Skim the Index Librorum Prohibitorum from 1835 from Harvard University Library. It's helpful if you can read Latin!

Academic Libraries

Prior to the 19th century, academic libraries only provided limited access to their collections. The libraries were generally restricted to faculty and select students. Preservation and protection were the priority.

"The original nine colonial colleges were founded to provide training for colonial clergy; the colleges taught classics and theology, and their libraries were almost entirely composed donated books on those subjects. Books were scarce, traditional education was to be had at Cambridge or Oxford, and the preferred teaching method was recitation of the day's lesson from the common text. There was thus little demand placed on the small library." (Euster, 1995, 1)

Students formed literacy societies and built collections of interest in their academic fields. Ultimately, many of these society libraries were merged with the academic library.

Following the American Revolution, the state university was born. Higher education expandly rapidly with the creation of land-grant institutions. According to Euster (1995),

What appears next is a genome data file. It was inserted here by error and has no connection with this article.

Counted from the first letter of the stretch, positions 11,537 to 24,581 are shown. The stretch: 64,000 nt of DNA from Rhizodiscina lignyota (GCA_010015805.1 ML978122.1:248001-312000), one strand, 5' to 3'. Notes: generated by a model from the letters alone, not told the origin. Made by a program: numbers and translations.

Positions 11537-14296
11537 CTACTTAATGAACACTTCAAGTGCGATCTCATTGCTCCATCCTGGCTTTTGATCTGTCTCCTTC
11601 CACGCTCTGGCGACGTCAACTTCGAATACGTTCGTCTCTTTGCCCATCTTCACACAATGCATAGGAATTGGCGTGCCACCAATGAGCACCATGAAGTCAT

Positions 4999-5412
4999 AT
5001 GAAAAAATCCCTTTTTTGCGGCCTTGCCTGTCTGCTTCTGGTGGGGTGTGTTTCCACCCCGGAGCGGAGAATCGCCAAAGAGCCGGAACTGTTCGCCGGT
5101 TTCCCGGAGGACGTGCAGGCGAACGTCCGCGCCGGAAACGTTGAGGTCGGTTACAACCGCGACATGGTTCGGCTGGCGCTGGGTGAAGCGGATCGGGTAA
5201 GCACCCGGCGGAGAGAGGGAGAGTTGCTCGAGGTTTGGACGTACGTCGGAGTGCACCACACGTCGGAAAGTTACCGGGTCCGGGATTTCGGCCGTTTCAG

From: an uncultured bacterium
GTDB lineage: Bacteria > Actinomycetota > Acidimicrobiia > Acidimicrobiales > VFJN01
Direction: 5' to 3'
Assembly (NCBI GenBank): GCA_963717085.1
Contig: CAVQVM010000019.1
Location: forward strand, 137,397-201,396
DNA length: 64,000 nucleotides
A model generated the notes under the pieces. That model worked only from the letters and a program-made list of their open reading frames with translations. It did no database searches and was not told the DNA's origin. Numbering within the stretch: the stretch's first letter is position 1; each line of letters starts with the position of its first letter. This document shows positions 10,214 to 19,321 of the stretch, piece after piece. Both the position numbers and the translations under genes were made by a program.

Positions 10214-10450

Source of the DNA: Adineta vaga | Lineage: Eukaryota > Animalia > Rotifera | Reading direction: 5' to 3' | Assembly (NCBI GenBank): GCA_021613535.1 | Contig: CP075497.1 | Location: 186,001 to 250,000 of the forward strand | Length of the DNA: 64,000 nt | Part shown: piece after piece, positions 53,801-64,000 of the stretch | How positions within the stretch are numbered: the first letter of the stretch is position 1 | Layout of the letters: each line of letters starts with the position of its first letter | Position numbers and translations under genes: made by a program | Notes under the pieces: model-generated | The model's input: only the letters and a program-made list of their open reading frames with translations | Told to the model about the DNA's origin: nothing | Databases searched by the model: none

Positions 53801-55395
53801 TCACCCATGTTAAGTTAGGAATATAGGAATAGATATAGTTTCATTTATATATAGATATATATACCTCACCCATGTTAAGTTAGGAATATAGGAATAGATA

"by 1860 there were 217 colleges, enrolling nearly 17,000 students. However, most institutions existed in precarious financial circumstances, and the output of American publishing continued to be very limited and expensive. Collections were tiny, scarely larger than reading rooms, with limited access and no provision for use of materials in the library." (Euster, 1995, 1)

By the late 1800s, the German model for higher education had been adopted with an emphasis on science and inquiry. This shift changed the role of the academic library from preserving and protecting collections to building collections to meet the needs of researchers. Increasing faculty productivity lead to a brisk publishing environment and reduced costs for publications

Academic libraries expanded their open hours and services as electric lights became available in the late 1800s.

The photo below shows the reading room of the University of Michigan Library in Ann Arbor Michigan in 1883. Notice the lighting.

Patrons reading, LOC, PD

Beginning with law and medical libraries, other departmental libraries with colleges and universities grew in importance.

Dig DeeperDig Deeper
Read Neeley, James D. (2008). A library for engineering education: Frank O. Marvin and the University of Kansas, 1875-1915. Libraries & the Cultural Record, 43(4), 411-439.

University of Illinois Library
Urbana-Champaign, Illinois, USA